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Soudan snowbirds

Published (3/25/2011)
By Sue Hegarty
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Pat and Bob Tammen leave their home in Soudan to come to St. Paul as citizen watchdogs. (Photo by Andrew VonBank)You might not notice Bob and Pat Tammen sitting in the House hearing rooms. Bob, clothed in a crisp, pressed dress shirt and necktie, blends in with the lobbyists, deputy commissioners and expert testifiers. Pat sits next to her husband, alert to the day’s agenda.

The Tammens are not on anybody’s political payroll, nor are they required to hear or give testimony about proposed legislation, unlike most in the gallery. Yet there they sit, day after day.

“We’ve seen a couple of committees that have citizens sitting there with equal standing. Sometimes I believe those citizens represent our values better than our elected officials,” Bob said.

On Pat’s 74th birthday, March 22, they were in the House Environment, Energy and Natural Resources Policy and Finance Committee hearing by 8:15 a.m. for 90 minutes of testimony; then again as testimony continued into the evening.

A retired couple from Soudan, the Tammens could spend the long, cold Minnesota winter anywhere. Instead, they pack up their 24-foot camper and drive to St. Paul, where they park in the Sears parking lot across from the State Office Building, so they can be close to all the legislative action.

“We like where we live, and when we talk about the quality of life in Minnesota, Soudan has it,” Bob said.

They begin their mornings with a walk across the street to buy a newspaper and coffee in the State Office Building. After sitting though the morning hearings in the House or Senate, they grab a bowl of soup at the Rathskeller, the State Capitol cafeteria. Afternoons may include more hearings or witnessing a rally in the Capitol Rotunda. In the evenings, they often drive their self-contained Winnebago to a bookstore where they share a sandwich. Pat scours the bookshelves while Bob uses the wireless Internet to check email.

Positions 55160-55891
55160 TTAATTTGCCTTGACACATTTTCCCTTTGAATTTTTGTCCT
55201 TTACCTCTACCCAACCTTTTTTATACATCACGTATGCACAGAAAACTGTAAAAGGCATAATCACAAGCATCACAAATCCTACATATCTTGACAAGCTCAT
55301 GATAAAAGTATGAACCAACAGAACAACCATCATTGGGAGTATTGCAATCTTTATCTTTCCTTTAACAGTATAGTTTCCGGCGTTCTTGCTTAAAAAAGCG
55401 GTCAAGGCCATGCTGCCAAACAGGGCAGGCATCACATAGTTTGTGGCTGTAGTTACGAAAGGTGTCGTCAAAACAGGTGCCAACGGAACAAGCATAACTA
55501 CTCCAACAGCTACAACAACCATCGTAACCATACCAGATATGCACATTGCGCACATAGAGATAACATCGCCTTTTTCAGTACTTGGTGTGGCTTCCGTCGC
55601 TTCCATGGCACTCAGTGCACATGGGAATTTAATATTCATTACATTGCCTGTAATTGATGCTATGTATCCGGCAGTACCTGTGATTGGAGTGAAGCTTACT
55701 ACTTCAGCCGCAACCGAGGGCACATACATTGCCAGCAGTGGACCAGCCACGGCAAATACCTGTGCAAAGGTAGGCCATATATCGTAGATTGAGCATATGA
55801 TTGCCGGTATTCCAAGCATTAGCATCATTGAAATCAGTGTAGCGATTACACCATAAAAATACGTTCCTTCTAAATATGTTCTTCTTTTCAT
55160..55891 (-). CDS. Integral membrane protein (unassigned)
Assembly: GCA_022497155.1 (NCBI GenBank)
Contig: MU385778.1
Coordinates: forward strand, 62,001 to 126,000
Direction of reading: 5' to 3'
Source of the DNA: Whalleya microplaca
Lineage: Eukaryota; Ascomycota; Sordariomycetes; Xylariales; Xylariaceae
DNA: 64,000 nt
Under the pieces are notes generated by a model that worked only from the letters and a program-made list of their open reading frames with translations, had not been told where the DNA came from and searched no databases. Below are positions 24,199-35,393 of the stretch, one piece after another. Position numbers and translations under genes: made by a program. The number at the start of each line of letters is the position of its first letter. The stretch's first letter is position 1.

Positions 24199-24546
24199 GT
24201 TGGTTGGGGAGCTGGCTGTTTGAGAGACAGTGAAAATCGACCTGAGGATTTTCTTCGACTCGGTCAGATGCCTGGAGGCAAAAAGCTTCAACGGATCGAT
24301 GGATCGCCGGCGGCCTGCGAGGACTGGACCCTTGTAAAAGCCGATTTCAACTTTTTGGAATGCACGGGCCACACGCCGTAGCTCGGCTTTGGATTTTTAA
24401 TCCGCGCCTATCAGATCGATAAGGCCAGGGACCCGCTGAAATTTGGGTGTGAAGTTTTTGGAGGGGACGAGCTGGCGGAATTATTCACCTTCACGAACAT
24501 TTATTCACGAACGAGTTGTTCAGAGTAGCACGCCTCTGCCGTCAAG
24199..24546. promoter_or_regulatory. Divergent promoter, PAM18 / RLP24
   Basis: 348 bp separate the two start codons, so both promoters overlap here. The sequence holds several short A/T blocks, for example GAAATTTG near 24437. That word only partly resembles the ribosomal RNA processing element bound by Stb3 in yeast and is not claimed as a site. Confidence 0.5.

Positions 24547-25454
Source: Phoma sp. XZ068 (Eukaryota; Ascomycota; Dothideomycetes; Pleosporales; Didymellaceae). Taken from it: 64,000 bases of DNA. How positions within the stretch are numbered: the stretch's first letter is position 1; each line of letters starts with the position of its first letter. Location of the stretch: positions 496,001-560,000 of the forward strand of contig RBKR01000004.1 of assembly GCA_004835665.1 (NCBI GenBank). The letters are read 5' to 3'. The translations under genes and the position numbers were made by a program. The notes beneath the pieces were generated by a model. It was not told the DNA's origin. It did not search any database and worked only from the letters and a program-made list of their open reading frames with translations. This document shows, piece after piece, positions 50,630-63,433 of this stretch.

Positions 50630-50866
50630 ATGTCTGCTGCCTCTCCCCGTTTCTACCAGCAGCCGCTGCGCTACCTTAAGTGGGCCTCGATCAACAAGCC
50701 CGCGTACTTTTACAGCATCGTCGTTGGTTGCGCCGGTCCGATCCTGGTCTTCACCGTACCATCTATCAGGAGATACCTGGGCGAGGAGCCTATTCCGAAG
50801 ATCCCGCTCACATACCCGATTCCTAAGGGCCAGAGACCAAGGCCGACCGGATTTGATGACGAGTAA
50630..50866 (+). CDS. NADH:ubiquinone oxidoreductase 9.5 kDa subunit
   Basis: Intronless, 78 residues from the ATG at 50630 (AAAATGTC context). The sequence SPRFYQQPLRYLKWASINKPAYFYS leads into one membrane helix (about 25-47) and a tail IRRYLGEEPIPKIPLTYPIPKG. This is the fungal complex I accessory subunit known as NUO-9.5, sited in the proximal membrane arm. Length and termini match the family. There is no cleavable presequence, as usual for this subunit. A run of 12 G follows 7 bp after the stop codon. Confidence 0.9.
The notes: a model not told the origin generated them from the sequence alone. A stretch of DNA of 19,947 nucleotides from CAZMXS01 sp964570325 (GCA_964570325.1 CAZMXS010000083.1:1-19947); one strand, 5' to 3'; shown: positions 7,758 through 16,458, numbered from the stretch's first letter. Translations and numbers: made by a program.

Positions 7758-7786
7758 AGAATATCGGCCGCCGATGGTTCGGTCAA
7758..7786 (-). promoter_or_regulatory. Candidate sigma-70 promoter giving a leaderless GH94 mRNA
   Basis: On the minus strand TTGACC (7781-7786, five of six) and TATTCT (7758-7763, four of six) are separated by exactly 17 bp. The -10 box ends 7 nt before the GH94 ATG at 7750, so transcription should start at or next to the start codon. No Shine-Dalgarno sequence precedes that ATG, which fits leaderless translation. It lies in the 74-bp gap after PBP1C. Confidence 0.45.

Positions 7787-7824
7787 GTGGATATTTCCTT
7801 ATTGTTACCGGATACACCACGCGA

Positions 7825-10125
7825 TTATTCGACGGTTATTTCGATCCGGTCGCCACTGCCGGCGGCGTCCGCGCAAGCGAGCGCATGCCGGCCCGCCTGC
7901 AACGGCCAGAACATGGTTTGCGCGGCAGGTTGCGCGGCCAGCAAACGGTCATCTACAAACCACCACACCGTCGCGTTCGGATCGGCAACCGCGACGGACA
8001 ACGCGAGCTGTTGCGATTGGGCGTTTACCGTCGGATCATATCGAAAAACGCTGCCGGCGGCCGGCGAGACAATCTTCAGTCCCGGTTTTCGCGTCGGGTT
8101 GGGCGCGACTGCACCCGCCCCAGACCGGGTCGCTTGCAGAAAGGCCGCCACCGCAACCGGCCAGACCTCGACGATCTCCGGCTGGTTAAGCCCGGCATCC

They pay Sears a monthly parking fee of $30. So far, no one has rattled their metal cage, but they do need to watch their step when the snowplow clears the lot. On weekends, they return home to do laundry, open the mail and repack for another week in St. Paul.

In the spirit of full disclosure, they say they are DFLers and lifelong union workers. Pat taught elementary school in the Ely area for 38 years. Bob was an electrician who worked in the mines and did contract electrical work at Xcel’s nuclear power plant in Monticello. They pay dues to nearly every environmental group, but neither has ever held a board seat, they said.

Bob and Pat met after he returned from Vietnam in 1965.

Bob worked for several mining operations and for U.S. Steel, where he became familiar with mining’s residual effect on the environment. “Most of us were pretty nonchalant about what we were doing. There were a few voices in our communities warning us about this, but most of us didn’t listen,” he said.

They don’t always agree with some DFL legislators who say mining brings prosperity to a community.

“Look at Virginia. They are surrounded by taconite mines. You couldn’t squeeze any more mines in there hardly. They’re still losing population,” Bob said.

Pat followed the alternative pathways for teacher licensure debate in the House education committees and believes it will weaken the classroom.

When the legislative session ends, they’ll drive north again and park the camper on

20 acres of undeveloped land they own along 800 feet of shoreline. They’ll drop their canoe in the water and pick up stray fishing bobbers to add them their collection. Enjoying a respite from the Capitol chatter, they’ll hike through the new Lake Vermilion State Park near their house. No doubt, these citizen watchdogs will keep a watchful eye on how taxpayer dollars are being spent to develop the park that’s been called the jewel of the state park system.

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